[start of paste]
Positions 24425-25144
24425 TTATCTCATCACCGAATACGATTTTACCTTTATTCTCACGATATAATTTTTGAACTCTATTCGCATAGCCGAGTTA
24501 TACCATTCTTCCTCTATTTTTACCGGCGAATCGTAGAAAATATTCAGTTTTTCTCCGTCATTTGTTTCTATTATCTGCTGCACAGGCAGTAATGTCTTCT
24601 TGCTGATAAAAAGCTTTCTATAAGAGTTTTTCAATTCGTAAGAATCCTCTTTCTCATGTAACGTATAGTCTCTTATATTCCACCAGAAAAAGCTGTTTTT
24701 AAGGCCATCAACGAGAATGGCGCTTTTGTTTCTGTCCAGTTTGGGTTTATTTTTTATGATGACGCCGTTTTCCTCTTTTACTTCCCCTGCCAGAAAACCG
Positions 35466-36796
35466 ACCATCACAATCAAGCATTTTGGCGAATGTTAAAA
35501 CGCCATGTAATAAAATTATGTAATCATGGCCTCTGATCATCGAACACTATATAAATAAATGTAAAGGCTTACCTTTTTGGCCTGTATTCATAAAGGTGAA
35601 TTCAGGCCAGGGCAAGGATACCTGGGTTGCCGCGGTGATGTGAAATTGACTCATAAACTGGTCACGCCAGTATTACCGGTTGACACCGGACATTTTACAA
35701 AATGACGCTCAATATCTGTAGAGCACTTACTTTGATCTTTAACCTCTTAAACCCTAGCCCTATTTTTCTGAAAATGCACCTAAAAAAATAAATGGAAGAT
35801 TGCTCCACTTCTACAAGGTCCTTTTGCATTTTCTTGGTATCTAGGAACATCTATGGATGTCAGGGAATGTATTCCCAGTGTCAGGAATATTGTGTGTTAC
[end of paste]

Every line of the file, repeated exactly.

Positions 24425-25144
24425 TTATCTCATCACCGAATACGATTTTACCTTTATTCTCACGATATAATTTTTGAACTCTATTCGCATAGCCGAGTTA
24501 TACCATTCTTCCTCTATTTTTACCGGCGAATCGTAGAAAATATTCAGTTTTTCTCCGTCATTTGTTTCTATTATCTGCTGCACAGGCAGTAATGTCTTCT
24601 TGCTGATAAAAAGCTTTCTATAAGAGTTTTTCAATTCGTAAGAATCCTCTTTCTCATGTAACGTATAGTCTCTTATATTCCACCAGAAAAAGCTGTTTTT
24701 AAGGCCATCAACGAGAATGGCGCTTTTGTTTCTGTCCAGTTTGGGTTTATTTTTTATGATGACGCCGTTTTCCTCTTTTACTTCCCCTGCCAGAAAACCG
Positions 35466-36796
35466 ACCATCACAATCAAGCATTTTGGCGAATGTTAAAA
35501 CGCCATGTAATAAAATTATGTAATCATGGCCTCTGATCATCGAACACTATATAAATAAATGTAAAGGCTTACCTTTTTGGCCTGTATTCATAAAGGTGAA
35601 TTCAGGCCAGGGCAAGGATACCTGGGTTGCCGCGGTGATGTGAAATTGACTCATAAACTGGTCACGCCAGTATTACCGGTTGACACCGGACATTTTACAA
35701 AATGACGCTCAATATCTGTAGAGCACTTACTTTGATCTTTAACCTCTTAAACCCTAGCCCTATTTTTCTGAAAATGCACCTAAAAAAATAAATGGAAGAT
35801 TGCTCCACTTCTACAAGGTCCTTTTGCATTTTCTTGGTATCTAGGAACATCTATGGATGTCAGGGAATGTATTCCCAGTGTCAGGAATATTGTGTGTTAC